* * *

Jeremy felt the first waves of comfort.
He was being held firmly. He didn’t even know what it was for a while. He was lying on the ground, trembling, curled up, with his knees in his stomach, arms folded on his chest. The green and blue Albatros was retreating. Baines had come. That was it. Baines had come and shot the bastard down. Good old Baines.
A voice broke into his mind.
Baines is dead!

It couldn’t be. Baines had just shot down the Albatros.
Baines is dead!

It couldn’t be. Baines was here, holding him, trying to lead him away. He could feel his strong arms around him.
His mind relaxed a little, and he slowly looked up. The grip around his shoulders relaxed a little. He saw the hair first. Long, black hair, that brushed his face.

Baines…?

A beautiful face looked down on him, full of compassion. He stared in stupefied amazement. A hand touched his face, and wiped away the tears. He realized he was crying. His face was soaked. It was the girl. The girl on the horse.
What was her name again?

Genevieve…

* * *

“His hands are a right mess. He’ll never play the ukulele again, and that’s a fact. ”
Nobody spoke. Everybody remembered the man’s music.
“He’ll fly again, once his hands have healed, but it’ll never be the same again. They’ll work, but without the agility and sensitivity he needs for playing… ”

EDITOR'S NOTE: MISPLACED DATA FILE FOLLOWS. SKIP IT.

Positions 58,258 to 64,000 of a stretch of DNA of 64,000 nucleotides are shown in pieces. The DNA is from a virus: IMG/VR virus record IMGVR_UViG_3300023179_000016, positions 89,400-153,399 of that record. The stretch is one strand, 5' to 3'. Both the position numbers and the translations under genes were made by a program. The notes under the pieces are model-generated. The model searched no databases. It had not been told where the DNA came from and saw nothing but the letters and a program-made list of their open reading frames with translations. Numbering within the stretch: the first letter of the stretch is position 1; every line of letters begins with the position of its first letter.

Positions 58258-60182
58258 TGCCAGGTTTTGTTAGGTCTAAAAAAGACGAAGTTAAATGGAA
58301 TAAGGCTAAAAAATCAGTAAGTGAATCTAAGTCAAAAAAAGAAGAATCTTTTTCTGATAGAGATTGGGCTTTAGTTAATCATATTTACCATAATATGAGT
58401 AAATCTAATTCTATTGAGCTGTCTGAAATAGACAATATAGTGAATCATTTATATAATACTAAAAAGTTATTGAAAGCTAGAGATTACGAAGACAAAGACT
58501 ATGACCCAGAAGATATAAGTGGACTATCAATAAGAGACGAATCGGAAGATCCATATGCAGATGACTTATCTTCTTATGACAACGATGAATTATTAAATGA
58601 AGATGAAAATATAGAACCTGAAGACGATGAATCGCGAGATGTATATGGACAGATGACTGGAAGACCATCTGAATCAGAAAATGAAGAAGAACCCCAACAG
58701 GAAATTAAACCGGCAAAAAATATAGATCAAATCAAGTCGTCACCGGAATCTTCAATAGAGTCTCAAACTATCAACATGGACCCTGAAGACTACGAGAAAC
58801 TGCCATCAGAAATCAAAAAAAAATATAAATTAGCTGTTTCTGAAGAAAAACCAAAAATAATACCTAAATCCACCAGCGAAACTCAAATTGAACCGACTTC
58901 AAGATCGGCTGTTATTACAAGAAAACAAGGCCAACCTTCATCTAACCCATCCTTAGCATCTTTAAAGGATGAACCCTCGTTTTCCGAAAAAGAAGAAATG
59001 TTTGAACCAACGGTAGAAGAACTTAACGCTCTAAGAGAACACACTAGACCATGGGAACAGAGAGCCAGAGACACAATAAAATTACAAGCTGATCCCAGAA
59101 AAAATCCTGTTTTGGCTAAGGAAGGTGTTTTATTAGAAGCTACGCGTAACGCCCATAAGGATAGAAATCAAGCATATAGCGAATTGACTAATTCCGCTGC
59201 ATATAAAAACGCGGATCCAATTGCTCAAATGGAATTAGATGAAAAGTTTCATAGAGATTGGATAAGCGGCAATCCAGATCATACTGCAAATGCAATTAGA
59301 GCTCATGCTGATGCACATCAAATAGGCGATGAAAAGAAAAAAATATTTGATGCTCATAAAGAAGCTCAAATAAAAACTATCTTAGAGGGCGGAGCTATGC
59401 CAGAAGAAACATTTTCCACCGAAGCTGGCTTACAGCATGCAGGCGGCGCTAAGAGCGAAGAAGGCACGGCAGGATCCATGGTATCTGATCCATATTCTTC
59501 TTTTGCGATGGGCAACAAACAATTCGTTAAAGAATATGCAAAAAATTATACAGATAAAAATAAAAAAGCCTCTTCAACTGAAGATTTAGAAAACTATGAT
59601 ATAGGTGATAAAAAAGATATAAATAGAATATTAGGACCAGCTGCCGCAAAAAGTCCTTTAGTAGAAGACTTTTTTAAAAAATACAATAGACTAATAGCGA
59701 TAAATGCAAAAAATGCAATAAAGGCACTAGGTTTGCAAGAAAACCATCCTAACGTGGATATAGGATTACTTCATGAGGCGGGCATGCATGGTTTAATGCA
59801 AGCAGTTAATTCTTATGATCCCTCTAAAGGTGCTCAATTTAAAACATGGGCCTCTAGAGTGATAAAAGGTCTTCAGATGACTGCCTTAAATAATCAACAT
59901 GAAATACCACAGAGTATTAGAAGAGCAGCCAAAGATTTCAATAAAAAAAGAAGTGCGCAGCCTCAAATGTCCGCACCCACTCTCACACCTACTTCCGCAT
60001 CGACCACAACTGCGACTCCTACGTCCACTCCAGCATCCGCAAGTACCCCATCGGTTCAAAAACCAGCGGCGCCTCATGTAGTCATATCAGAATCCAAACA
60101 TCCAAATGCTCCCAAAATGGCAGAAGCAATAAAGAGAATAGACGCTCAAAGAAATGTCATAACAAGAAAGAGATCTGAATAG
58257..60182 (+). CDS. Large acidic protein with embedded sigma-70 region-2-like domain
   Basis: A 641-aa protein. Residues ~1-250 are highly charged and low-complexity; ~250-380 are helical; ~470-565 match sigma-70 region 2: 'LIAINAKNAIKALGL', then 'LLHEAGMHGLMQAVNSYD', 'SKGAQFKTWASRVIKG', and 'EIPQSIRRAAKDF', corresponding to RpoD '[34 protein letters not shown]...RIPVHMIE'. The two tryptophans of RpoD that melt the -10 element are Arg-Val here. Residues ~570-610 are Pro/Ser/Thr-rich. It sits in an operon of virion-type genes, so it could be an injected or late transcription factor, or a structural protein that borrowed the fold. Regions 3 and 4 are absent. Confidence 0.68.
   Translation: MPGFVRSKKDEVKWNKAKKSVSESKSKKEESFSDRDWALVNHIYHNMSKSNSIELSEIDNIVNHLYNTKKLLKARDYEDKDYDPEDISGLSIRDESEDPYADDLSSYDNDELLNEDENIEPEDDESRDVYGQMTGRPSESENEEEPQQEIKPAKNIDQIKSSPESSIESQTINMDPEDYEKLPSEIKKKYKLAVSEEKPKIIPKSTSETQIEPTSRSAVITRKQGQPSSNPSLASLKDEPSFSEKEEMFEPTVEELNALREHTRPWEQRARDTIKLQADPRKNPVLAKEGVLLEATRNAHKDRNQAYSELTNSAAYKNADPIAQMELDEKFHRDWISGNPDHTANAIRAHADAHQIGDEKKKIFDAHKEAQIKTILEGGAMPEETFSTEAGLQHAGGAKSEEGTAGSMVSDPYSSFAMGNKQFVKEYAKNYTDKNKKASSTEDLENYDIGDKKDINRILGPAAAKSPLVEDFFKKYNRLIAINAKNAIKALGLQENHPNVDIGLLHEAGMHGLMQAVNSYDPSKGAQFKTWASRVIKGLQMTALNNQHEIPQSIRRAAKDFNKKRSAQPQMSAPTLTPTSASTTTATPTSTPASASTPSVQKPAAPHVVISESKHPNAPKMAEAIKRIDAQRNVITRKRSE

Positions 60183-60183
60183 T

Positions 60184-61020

The sergeant sighed deeply. He could have added “The same applies to minds that get hurt – they’re never the same. ”
But he decided not to.

Somebody brought the instrument from the man’s room. They hung it from the mess wall.
Nobody quite knew why.

* * *

He was holding on to her tightly, tears still trickling down his face. The wonder of his situation registered only dully in his brain. He could smell her, and it was wonderful. She had said very little in the last thirty minutes, once she had assured him that it was all right.
He had started to stammer an apology, but she had waved it away. He was recovering, and trying to deal with the facts that faced him.

Genevieve was also reflecting on their situation. Wondering. What women’s intuition had made her tie up Pecadillo, and creep back the two hundred yards or so to the clearing? She had watched him furtively from a concealed place for a few minutes, fearful lest he see her. He had walked around strangely, talking softly to himself. Then, all at once, his knees had simply given away, and he had sagged to the ground with a whimper. Astonishing…
She had run to his side, but he had been oblivious to her presence. She had found herself in tears. Tears of helplessness. But she had – somehow – understood. A hurt mind. Some terrible experiences.
She could relate to that. She certainly could…